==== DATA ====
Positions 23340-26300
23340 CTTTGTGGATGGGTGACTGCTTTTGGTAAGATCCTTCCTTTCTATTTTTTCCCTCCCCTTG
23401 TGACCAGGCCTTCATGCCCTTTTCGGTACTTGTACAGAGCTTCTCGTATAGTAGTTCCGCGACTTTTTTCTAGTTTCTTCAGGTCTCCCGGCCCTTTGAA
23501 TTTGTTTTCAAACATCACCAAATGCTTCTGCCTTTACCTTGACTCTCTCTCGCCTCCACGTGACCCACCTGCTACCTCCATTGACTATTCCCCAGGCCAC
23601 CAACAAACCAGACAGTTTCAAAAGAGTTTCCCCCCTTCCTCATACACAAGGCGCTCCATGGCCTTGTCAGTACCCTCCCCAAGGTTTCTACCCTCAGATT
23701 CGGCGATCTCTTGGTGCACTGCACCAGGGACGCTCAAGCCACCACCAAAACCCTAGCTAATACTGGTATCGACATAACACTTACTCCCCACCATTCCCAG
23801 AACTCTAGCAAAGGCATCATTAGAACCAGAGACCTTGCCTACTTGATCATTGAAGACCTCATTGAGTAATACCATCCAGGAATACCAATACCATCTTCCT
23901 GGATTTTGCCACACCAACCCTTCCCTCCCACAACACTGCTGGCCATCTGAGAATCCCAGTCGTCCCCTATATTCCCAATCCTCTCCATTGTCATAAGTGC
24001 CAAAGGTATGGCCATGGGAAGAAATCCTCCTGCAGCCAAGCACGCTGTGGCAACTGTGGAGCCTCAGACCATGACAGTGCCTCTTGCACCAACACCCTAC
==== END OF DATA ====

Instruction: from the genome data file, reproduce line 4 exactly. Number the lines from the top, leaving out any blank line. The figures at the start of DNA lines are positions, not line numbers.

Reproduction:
23501 TTTGTTTTCAAACATCACCAAATGCTTCTGCCTTTACCTTGACTCTCTCTCGCCTCCACGTGACCCACCTGCTACCTCCATTGACTATTCCCCAGGCCAC